Montana paper sued by city over open-records request wins in court
Corey Hutchins of Columbia Journalism Review writes:
In January, we brought you the story of The Billings Gazette, which got a tip about potential mishandling of public money at a Montana landfill, followed up by filing a public records request—and found itself sued by the city.
Suing a newspaper simply for asking questions was a notable legal maneuver, but it was also in some sense a nuanced one. The city’s argument leaned on a constitutional provision in Montana that affords citizens a right to privacy. The city argued that releasing the records to The Gazette might expose it to lawsuits from employees who argued the disclosure violated their privacy rights. In their lawsuit, city officials asked a state judge to determine which records the city should release.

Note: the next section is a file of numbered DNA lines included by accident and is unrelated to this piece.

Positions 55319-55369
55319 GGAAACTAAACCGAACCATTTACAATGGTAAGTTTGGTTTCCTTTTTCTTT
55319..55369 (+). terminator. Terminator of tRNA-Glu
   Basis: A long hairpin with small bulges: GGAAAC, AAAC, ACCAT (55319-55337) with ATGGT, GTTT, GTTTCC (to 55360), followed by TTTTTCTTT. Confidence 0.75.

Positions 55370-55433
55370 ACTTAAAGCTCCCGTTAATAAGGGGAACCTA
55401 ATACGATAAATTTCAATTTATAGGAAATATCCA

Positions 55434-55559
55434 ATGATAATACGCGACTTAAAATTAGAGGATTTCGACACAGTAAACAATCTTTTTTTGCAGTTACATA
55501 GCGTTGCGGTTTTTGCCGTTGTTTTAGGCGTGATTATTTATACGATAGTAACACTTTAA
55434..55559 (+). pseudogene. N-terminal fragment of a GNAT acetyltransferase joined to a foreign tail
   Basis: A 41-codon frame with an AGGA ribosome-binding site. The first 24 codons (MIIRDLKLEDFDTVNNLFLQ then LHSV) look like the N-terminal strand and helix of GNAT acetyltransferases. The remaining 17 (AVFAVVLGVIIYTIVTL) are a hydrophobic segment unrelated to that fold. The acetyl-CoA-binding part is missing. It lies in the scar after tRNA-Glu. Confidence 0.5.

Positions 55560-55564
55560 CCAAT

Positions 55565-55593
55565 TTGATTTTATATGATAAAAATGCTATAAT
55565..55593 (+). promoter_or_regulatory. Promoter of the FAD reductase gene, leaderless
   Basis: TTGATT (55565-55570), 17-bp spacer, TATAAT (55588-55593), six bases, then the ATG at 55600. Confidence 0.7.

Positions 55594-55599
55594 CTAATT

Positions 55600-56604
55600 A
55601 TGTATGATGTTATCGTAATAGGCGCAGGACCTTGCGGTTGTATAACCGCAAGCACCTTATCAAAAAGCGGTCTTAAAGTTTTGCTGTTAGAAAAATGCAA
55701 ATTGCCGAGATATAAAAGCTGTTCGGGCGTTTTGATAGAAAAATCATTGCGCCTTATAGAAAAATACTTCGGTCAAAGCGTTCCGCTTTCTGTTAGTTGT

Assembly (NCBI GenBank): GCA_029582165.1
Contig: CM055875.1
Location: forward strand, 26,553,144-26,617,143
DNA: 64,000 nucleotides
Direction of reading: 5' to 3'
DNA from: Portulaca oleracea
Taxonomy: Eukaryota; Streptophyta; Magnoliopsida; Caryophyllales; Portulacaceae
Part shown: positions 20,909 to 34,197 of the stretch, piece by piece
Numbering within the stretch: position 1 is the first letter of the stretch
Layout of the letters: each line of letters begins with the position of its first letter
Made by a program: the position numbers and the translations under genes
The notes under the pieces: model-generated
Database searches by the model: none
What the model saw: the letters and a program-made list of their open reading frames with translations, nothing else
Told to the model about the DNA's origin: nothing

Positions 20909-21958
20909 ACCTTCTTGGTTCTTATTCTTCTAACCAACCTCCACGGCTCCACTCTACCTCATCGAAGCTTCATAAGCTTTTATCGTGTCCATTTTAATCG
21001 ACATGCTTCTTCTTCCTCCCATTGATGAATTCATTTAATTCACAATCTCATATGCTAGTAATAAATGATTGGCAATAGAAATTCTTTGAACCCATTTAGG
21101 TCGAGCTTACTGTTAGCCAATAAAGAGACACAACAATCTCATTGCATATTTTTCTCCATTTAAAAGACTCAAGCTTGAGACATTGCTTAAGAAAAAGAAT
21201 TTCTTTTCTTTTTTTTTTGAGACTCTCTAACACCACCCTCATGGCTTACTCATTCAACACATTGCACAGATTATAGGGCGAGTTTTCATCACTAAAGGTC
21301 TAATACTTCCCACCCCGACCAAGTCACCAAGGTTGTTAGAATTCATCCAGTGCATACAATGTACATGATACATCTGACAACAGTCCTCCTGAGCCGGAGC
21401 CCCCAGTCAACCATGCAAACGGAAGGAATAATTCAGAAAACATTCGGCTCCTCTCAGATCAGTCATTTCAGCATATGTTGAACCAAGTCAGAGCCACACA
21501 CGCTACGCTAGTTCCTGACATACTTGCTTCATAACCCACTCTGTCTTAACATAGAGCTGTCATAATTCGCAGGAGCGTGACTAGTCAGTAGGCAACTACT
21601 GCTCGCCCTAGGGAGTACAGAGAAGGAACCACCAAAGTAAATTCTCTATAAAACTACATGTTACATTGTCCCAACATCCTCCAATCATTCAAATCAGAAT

Long story short, the judge didn’t buy the city’s argument.
In late January, according to the Gazette, Yellowstone County District Judge Mike Moses ruled the city had withheld public information and had improperly sued the newspaper when it asked the court to assume responsibility for deciding which records should be disclosed. He ordered the city to cough up more than 1,000 pages of documents. The city also agreed to pay about $12,000 in attorneys’ fees related to the case.
Read more here.